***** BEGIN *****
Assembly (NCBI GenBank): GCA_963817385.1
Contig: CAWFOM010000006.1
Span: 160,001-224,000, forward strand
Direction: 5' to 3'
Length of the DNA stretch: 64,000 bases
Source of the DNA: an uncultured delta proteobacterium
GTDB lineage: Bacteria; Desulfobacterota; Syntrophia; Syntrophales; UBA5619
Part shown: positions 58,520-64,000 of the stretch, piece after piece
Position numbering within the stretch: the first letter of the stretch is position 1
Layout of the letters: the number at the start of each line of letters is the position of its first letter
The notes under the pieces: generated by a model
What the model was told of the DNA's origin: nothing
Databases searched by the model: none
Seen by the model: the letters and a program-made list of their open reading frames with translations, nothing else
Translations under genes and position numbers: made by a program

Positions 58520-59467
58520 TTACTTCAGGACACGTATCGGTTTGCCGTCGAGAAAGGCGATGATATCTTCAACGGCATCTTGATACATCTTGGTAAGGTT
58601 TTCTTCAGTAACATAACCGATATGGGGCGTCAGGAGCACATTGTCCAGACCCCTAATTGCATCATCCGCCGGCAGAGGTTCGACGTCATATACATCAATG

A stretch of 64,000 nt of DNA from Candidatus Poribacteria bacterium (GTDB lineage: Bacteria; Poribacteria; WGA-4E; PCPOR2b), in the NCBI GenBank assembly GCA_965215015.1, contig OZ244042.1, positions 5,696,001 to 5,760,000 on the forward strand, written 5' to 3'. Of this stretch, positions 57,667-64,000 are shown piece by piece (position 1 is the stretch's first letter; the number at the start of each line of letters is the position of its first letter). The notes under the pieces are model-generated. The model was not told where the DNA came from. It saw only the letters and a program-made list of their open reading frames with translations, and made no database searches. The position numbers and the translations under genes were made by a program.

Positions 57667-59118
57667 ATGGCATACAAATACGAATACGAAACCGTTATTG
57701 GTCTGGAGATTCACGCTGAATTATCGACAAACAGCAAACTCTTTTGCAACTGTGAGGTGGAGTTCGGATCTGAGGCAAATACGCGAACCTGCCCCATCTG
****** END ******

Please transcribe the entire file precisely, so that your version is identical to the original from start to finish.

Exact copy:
Assembly (NCBI GenBank): GCA_963817385.1
Contig: CAWFOM010000006.1
Span: 160,001-224,000, forward strand
Direction: 5' to 3'
Length of the DNA stretch: 64,000 bases
Source of the DNA: an uncultured delta proteobacterium
GTDB lineage: Bacteria; Desulfobacterota; Syntrophia; Syntrophales; UBA5619
Part shown: positions 58,520-64,000 of the stretch, piece after piece
Position numbering within the stretch: the first letter of the stretch is position 1
Layout of the letters: the number at the start of each line of letters is the position of its first letter
The notes under the pieces: generated by a model
What the model was told of the DNA's origin: nothing
Databases searched by the model: none
Seen by the model: the letters and a program-made list of their open reading frames with translations, nothing else
Translations under genes and position numbers: made by a program

Positions 58520-59467
58520 TTACTTCAGGACACGTATCGGTTTGCCGTCGAGAAAGGCGATGATATCTTCAACGGCATCTTGATACATCTTGGTAAGGTT
58601 TTCTTCAGTAACATAACCGATATGGGGCGTCAGGAGCACATTGTCCAGACCCCTAATTGCATCATCCGCCGGCAGAGGTTCGACGTCATATACATCAATG

A stretch of 64,000 nt of DNA from Candidatus Poribacteria bacterium (GTDB lineage: Bacteria; Poribacteria; WGA-4E; PCPOR2b), in the NCBI GenBank assembly GCA_965215015.1, contig OZ244042.1, positions 5,696,001 to 5,760,000 on the forward strand, written 5' to 3'. Of this stretch, positions 57,667-64,000 are shown piece by piece (position 1 is the stretch's first letter; the number at the start of each line of letters is the position of its first letter). The notes under the pieces are model-generated. The model was not told where the DNA came from. It saw only the letters and a program-made list of their open reading frames with translations, and made no database searches. The position numbers and the translations under genes were made by a program.

Positions 57667-59118
57667 ATGGCATACAAATACGAATACGAAACCGTTATTG
57701 GTCTGGAGATTCACGCTGAATTATCGACAAACAGCAAACTCTTTTGCAACTGTGAGGTGGAGTTCGGATCTGAGGCAAATACGCGAACCTGCCCCATCTG